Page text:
Emiliano Martinez insists he was an innocent party in the incident which Arsenal striker Alexandre Lacazette thought should have seen him awarded a penalty during today’s game against Aston Villa.
The Gunners were ultimately condemned to a second successive defeat after Ollie Watkins’ second-minute goal earned Dean Smith’s side a rare league double over Arsenal
Mikel Arteta’s side failed to make a breakthrough against obdurate opposition but Lacazette thought he had earned his side the chance to draw level from the spot when he was wrestled to the floor by his former teammate.
VAR deemed it a subjective incident, however, and referee Chris Kavanagh was not invited to view the pitchside monitor.
An appeal was subsequently rejected by the Football Association and after another perceived wrong, Lacazette responded to a video of his tussle with Martinez on Twitter with a message that read ‘another one’.
Martinez, however, who kept his second successive clean sheet against his old team, took issue with Lacazette’s version of events and replied with a message that said ‘You were pushing me first bro’.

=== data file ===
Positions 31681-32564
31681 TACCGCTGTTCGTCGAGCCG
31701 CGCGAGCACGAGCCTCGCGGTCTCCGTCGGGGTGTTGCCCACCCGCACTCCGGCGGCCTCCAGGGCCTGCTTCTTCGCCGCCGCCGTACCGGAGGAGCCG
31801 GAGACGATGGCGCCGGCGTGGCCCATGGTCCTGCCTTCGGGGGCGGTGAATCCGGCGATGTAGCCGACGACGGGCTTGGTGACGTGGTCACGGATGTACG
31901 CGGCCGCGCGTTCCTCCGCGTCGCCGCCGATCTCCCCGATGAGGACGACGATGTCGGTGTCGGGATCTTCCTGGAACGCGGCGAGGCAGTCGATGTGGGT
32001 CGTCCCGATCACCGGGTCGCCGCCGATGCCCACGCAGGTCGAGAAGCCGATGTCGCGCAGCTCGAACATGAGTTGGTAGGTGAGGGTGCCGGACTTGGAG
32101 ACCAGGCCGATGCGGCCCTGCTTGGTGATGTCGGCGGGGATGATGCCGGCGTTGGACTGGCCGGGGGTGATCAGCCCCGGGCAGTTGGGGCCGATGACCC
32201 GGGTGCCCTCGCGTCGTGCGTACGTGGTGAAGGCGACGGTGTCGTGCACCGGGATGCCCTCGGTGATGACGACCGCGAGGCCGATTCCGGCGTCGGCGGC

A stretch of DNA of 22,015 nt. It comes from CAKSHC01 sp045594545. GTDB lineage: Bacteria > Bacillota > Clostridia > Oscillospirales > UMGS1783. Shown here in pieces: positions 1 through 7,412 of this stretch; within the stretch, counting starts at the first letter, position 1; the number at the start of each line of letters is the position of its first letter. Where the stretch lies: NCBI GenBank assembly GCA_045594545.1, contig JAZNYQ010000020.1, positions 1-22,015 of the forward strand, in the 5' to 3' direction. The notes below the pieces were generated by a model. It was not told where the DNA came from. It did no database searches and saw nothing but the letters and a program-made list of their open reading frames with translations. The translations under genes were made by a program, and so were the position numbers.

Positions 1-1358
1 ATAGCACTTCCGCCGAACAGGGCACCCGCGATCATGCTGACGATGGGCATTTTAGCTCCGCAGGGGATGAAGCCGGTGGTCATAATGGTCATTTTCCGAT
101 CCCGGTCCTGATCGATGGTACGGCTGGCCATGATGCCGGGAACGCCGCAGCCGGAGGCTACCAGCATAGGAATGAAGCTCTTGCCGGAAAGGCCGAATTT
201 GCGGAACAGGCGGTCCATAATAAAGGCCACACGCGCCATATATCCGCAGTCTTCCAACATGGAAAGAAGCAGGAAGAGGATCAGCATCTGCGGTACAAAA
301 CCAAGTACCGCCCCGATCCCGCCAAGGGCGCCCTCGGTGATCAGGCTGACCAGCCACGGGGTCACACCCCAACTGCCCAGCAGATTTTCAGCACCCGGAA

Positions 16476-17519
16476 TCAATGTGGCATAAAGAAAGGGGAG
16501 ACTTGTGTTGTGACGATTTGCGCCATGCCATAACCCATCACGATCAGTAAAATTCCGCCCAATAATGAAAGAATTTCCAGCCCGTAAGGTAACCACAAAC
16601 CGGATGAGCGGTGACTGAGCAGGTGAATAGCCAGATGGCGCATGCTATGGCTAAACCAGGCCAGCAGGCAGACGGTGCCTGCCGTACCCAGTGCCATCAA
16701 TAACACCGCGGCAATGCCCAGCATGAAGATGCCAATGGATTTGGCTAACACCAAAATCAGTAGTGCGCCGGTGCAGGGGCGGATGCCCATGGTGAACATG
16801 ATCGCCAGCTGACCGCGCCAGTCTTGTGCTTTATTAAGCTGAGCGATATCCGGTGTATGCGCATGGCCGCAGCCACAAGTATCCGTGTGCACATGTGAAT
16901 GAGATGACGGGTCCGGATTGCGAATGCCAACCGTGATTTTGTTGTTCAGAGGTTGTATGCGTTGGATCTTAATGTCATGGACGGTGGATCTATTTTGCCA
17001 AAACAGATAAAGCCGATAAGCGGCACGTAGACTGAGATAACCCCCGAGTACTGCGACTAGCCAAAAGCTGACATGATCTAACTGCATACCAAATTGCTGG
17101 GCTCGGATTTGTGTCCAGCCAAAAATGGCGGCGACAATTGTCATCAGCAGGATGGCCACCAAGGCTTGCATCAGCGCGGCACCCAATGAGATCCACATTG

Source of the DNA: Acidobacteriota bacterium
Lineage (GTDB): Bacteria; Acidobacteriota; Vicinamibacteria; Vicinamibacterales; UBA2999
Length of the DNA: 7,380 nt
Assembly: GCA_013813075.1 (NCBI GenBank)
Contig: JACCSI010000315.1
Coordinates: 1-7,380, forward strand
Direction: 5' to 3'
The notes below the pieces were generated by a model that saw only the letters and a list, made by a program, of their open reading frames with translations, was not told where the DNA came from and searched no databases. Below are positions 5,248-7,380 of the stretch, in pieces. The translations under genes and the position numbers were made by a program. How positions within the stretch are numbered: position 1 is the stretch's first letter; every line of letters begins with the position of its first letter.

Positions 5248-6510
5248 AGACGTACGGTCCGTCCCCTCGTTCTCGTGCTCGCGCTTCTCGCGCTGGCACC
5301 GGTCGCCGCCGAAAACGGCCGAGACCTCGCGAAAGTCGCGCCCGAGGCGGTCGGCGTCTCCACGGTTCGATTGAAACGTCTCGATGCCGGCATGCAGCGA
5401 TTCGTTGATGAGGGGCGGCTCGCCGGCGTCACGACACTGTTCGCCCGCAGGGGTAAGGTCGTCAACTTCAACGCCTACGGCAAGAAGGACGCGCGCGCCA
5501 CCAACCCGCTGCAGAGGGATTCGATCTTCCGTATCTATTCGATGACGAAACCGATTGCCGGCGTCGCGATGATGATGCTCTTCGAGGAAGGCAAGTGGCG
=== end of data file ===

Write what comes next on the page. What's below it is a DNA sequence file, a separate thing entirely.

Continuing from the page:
BT Sport pundits Rio Ferdinand and Peter Crouch both thought Martinez should have been penalized, but that view was not shared by former Premier League referee Peter Walton.
He said: ‘First of all VAR did have a look at it, they have a silent check on every incident.
‘You could argue the goalkeeper was fouled, you could argue the goalkeeper was fouled by Lacazette. The point is VAR is not there to get the correct decision, it is there to identify clear and obvious errors from the referee, or if the referee has missed something.
‘From a subjective point of view has Lacazette used that as an opportunity to lean on the goalkeeper? We all agree in football there’s a certain amount of physical contact allowed. We don’t want VAR looking at incidents of that nature where it’s such a subjective viewpoint.
‘Because there’s such a subjective nature to that particular offense, VAR would’ve looked at it but it didn’t reach the threshold where it’s a clear and obvious offense.’